Companies don't change until people do. And what ultimately counts as change is doing things differently. It's behavior change.
As I've written in this space before, the best way to change employee behavior is through positive reinforcement. But most managers in our business struggle with both the concept and application of positive reinforcement. We assume that occasional financial rewards serve as reinforcement. We are sparing in praise and recognition. Too often, we provide little feedback at all.
Positive reinforcement is creating favorable consequences to increase targeted behaviors. To be effective, it should be valued by the recipient, contingent on performance, certain and immediate when the desired behavior occurs.
Change, on the other hand, often works in the opposite direction. It forces people out of their comfort zone. It's inconvenient. It creates uncertainty. The desired results are usually delayed. To achieve successful, lasting change, the leader is advised to interrupt the old "rewards loop" and find ways to reinforce new behaviors. A few tips on doing this:
Follow the previous steps in the change process to set the stage. Giving employees a compelling reason for change, describing a desirable vision for the future, and actively engaging them in defining how things will be done differently all help create a positive environment for change. Indeed, these steps form the basis for a system of positive reinforcement related to the change.
For example, promoting employee engagement through the change process can be a powerful motivator. Giving employees a sense of contributing to something greater than their individual jobs and celebrating incremental success towards established goals can directly serve as positive reinforcers.
Establish smaller, short-term goals. Stretch goals are popular in many companies, but behavioral research indicates that they do more to demotivate than motivate. The big problem is the sense that they're distant and out of reach. Better to define goals that can be reached every few weeks or so. That gives you more opportunities to apply positive reinforcement.
But don't small goals lead to small achievements? That hasn't been the experience of those companies that use frequent milestones to provide regular positive reinforcement. It's the series of small wins that lead to large victories (much as individual plays in a ball game). It is helpful, of course, to have the long-range vision in view. But measure progress in small increments.
Use measurement and feedback. Going back to the sports analogy, do you think the scoreboard is just for the fans? No, players unquestionably benefit from knowing the score, how much time remains, the down and distance, the number of timeouts, etc. Measurement has the same performance advantages in the workplace. The challenge is coming up with effective performance metrics.
Keep in mind that the traditional operational metrics may not be that effective in reinforcing behaviors. Instead, I suggest new measures for new ways of doing things. For example, counting new behaviors (e.g., how often client expectations are benchmarked), measuring client satisfaction, tracking work process turnaround times, monitoring employee feedback on new procedures. Be sure to measure both behaviors and outcomes.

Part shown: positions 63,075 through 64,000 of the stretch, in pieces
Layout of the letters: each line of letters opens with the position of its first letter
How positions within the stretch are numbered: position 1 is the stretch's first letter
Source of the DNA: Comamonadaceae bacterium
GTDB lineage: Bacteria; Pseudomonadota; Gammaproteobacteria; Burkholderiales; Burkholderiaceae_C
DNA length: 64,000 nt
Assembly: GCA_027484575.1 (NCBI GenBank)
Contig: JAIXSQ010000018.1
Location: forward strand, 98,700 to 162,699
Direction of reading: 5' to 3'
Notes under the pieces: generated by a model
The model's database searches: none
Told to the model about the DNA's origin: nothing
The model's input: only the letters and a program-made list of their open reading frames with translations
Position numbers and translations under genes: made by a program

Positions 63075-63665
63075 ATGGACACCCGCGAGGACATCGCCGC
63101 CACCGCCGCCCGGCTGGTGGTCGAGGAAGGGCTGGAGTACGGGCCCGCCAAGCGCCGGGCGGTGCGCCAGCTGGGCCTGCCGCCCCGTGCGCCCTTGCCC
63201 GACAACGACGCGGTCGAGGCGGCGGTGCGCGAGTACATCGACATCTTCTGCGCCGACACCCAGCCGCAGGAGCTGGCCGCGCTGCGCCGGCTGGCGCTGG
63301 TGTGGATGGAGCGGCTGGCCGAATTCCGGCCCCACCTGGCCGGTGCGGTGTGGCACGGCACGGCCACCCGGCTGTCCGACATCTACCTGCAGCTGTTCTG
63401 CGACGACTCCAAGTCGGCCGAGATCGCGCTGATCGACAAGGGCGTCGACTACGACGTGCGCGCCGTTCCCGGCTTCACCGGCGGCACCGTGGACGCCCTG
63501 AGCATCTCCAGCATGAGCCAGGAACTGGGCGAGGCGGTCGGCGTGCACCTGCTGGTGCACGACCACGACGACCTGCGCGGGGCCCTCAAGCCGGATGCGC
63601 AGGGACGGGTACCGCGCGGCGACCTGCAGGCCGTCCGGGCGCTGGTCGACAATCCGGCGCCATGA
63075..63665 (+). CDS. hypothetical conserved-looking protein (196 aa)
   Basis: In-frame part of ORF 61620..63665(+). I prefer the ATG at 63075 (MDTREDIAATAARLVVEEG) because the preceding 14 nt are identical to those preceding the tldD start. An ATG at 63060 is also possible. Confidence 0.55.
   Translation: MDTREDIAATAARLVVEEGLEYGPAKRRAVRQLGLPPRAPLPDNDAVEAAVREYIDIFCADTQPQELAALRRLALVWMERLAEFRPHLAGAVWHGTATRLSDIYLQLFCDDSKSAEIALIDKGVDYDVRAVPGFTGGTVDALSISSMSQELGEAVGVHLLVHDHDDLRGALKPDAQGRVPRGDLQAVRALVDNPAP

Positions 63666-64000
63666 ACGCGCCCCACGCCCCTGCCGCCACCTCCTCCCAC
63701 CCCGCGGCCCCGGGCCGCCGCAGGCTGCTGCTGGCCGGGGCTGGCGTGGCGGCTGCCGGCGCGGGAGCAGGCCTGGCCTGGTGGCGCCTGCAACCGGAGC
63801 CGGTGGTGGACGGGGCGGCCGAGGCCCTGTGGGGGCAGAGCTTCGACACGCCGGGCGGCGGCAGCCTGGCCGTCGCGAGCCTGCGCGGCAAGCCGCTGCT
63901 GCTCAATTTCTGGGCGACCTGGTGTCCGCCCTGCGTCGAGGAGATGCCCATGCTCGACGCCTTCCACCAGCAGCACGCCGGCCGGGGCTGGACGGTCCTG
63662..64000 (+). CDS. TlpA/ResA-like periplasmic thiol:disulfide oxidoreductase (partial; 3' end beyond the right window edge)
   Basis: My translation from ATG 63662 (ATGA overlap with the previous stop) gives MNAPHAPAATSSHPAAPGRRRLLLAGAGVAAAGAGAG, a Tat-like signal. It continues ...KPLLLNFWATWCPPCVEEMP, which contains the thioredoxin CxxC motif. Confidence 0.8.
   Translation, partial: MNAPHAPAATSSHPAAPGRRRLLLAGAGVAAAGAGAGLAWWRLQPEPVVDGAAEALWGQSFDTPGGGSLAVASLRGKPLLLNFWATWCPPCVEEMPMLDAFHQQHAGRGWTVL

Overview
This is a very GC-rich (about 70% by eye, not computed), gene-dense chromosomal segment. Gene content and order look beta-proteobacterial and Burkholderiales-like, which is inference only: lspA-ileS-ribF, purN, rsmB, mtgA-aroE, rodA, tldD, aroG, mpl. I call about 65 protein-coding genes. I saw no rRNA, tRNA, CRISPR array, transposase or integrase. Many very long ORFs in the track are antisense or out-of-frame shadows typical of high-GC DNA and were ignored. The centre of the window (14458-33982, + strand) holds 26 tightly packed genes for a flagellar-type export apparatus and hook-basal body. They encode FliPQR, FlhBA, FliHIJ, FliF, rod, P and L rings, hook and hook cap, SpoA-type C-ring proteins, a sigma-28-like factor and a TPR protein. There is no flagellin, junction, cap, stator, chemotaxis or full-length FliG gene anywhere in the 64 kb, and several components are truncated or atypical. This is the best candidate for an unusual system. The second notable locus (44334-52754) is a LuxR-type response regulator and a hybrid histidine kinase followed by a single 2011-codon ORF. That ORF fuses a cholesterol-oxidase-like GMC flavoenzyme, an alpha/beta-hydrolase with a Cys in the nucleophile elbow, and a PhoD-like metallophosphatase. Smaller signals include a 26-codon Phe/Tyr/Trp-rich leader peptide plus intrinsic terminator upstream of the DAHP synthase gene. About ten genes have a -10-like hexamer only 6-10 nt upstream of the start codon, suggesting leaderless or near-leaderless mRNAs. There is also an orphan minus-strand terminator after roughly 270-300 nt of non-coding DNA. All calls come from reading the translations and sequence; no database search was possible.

Monitor your PNR. This stands for positive-to-negative ratio, a measure of how many positive interactions occur in your organization for every negative one. Obviously, your efforts to use positive reinforcement to motivate new behaviors will fall short if negativity prevails. Various studies have concluded that worker productivity (and human relationships in general) are greatly impacted by PNR. The goal should be at least a 5:1 ratio--five positive interactions for every negative one (but not more than 13:1, per Gallup).
How to track? Ask employees to keep score for a few days. Count the number of positive interactions compared to negative ones. There's no specific definition; it comes down to whether the employee experiences positive or negative emotions in those interactions. If you really want to be challenged, have your colleagues score the interactions they have with you. But be prepared to take your medicine with humility.
Beware of inadvertent reinforcers. Positive and negative reinforcement is not just what managers do. There are many reinforcers--animate and inanimate--that influence behaviors. Many of these work at odds with the changes you're trying to make in your firm. And sometimes the misplaced reinforcement comes from firm leaders themselves.
Let's say your firm is implementing a new QA/QC process. You've established several goals and measures to support frequent positive reinforcement. But despite your best efforts, many employees seemingly refuse to follow the new procedures. Why? You conduct some root cause analysis to determine the cause.
What you find is that a number of unintended reinforcers are at work. Employees bypass the process because it saves time, because it adds cost to the project, because others aren't following the process, and because employees didn't like the process to begin with (they were not involved in its creation). Further, company management exacerbates the problem by seemingly placing greater emphasis on production than quality.
These are the kind of factors that are always present in any change effort. You will need to mitigate the ones you can and overwhelm the ones you can't eliminate by being persistent in your efforts to positively reinforce the targeted new behaviors.
For more on positive reinforcement from my previous posts, I encourage you to use the search bar on the right.